Journal of Social Change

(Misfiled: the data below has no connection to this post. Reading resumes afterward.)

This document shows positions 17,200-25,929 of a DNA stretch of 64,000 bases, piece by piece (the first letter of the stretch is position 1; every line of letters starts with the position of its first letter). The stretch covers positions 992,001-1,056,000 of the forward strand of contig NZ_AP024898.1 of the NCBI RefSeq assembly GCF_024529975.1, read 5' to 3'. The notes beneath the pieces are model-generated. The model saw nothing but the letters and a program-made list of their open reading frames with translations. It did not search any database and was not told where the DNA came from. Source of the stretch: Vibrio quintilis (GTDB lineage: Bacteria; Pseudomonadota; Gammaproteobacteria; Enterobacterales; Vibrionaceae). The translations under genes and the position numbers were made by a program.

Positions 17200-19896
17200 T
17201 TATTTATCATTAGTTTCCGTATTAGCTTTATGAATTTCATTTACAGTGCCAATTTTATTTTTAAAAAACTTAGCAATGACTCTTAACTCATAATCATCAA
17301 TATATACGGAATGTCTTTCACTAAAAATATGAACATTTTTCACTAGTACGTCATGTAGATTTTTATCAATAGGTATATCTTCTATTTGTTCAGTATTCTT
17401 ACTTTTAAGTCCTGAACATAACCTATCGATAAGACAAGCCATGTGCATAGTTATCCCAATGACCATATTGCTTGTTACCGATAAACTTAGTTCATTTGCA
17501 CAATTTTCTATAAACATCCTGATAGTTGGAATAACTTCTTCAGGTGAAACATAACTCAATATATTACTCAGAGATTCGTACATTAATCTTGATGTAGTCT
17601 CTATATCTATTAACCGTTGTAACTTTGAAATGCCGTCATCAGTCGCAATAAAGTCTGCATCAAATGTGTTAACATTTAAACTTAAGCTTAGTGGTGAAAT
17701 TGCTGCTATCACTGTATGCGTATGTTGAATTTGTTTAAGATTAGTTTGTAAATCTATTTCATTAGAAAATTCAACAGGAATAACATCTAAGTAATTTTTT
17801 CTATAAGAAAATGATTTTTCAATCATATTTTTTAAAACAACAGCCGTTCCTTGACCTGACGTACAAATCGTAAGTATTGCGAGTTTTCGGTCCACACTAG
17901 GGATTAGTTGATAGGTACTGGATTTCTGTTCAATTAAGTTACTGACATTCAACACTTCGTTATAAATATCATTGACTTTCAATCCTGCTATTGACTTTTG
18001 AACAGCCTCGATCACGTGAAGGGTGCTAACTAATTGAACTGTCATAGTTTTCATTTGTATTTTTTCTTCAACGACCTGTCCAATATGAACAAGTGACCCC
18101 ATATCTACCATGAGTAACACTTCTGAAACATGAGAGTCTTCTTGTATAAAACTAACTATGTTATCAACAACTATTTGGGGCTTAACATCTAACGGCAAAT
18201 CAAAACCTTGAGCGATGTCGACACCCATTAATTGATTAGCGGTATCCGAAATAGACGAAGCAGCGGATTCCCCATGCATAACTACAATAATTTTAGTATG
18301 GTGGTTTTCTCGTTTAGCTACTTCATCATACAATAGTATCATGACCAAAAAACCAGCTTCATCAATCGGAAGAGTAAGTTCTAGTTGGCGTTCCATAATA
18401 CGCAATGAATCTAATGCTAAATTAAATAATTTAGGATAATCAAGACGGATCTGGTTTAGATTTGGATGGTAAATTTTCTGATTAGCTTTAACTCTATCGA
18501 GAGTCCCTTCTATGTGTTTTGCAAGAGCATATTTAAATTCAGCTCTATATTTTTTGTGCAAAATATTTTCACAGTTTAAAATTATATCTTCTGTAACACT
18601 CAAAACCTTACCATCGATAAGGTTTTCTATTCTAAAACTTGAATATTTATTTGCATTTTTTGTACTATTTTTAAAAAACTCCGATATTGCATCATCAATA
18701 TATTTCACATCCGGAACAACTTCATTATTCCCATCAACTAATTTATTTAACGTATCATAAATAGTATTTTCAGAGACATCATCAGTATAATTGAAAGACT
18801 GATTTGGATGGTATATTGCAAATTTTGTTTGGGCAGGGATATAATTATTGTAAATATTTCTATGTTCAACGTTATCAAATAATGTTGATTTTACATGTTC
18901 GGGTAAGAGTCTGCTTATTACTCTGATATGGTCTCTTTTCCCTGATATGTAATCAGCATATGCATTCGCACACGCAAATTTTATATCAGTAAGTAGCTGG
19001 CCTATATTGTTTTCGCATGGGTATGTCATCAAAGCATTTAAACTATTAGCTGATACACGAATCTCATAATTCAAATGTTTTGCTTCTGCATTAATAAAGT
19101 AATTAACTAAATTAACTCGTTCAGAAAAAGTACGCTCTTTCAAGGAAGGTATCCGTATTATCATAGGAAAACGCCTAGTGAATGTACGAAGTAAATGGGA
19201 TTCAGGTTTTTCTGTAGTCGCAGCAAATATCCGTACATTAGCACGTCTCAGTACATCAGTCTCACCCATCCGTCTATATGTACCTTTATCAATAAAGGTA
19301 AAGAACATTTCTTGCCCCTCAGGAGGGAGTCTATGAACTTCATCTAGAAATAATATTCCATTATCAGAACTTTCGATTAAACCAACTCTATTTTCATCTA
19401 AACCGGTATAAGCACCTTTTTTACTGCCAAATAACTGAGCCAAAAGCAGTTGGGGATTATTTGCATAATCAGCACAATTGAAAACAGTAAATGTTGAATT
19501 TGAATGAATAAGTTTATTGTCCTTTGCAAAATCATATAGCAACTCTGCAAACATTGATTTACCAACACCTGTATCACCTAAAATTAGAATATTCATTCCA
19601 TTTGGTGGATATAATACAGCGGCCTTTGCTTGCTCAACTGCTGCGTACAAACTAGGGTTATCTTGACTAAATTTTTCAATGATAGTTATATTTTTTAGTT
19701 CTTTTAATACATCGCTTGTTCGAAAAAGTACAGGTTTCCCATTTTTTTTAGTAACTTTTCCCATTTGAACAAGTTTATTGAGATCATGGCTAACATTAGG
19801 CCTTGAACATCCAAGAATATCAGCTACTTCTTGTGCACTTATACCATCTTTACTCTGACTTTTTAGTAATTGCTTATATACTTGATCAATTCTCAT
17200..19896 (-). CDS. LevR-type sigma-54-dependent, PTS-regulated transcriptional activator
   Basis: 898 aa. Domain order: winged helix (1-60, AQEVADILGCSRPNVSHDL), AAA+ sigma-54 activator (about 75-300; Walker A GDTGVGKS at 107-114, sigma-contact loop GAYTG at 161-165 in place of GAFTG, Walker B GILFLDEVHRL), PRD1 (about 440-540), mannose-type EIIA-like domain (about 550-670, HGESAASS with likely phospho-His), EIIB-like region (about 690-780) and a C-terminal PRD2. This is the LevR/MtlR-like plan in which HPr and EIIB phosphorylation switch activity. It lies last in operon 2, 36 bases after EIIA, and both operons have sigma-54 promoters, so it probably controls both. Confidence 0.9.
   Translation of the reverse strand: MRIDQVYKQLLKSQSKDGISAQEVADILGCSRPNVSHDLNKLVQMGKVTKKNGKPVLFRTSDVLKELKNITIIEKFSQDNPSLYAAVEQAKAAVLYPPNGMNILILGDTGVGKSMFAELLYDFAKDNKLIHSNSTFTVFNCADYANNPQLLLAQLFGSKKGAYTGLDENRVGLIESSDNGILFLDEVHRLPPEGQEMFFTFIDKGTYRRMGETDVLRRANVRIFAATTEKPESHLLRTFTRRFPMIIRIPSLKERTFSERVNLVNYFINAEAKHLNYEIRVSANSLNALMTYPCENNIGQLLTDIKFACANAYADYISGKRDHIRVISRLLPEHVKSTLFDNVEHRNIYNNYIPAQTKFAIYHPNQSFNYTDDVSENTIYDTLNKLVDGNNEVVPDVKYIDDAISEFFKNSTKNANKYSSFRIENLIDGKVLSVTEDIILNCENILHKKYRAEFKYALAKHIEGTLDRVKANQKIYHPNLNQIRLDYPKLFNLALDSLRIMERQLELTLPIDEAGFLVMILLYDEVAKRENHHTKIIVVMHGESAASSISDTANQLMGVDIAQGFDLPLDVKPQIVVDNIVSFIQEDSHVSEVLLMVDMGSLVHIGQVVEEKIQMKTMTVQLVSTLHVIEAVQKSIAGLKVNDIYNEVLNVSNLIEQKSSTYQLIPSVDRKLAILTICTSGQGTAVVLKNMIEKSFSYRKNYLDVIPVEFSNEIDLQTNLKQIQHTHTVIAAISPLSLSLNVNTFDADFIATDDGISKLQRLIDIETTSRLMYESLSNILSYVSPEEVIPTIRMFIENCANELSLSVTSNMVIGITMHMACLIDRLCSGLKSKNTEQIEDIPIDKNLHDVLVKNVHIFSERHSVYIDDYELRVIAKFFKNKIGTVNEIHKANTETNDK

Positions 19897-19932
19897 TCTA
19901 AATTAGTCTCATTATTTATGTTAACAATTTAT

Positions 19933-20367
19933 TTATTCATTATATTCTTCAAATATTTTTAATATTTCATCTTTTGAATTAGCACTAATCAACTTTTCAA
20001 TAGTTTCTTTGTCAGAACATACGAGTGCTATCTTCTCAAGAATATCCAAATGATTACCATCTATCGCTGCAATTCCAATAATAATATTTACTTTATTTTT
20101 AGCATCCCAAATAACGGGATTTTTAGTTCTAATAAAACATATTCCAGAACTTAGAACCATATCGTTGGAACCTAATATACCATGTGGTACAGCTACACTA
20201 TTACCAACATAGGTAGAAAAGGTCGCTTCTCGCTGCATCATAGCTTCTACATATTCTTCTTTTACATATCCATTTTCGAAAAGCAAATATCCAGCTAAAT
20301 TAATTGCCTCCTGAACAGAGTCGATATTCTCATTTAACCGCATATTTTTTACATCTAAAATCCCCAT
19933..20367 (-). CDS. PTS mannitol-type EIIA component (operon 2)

Youth unemployment remains a global threat to the achievement of the United Nations’ sustainable development goals. It impedes the fight to end poverty in all its forms, limits opportunities to promote inclusive and sustainable economic growth, and undermines a country’s ability to reduce inequalities. In Sub-Saharan African nations, the unemployment rate is particularly high because the environment is prone to volatility caused by poor governance, chronic conflicts, and corruption. Unemployed graduates who lack effective strategies risk failing to generate income for themselves and their families. Thus, my purpose in this qualitative multiple case study, which was grounded in achievement motivation theory, was to explore the strategies unemployed youths use to generate income for their households. Four unemployed South Sudanese graduates were interviewed and directly observed, and the gathered data were thematically analyzed. Three themes emerged: exploitation of available opportunities including taking on casual work, working for others to get starting capital, and engaging in trade and microbusiness. A key recommendation was developed: i.e., provide training programs to help unemployed graduates change their mindsets, which value white-collar jobs over casual work, trade, and microbusiness; they can then embark on the identification and exploitation of available opportunities that can create anything of economic value. The implications for positive social change include evidence that unemployed graduates are adopting appropriate strategies to improve their household income. The findings also have the potential to help youth empowerment institutions address the gaps in strategies for directing youths to generate income.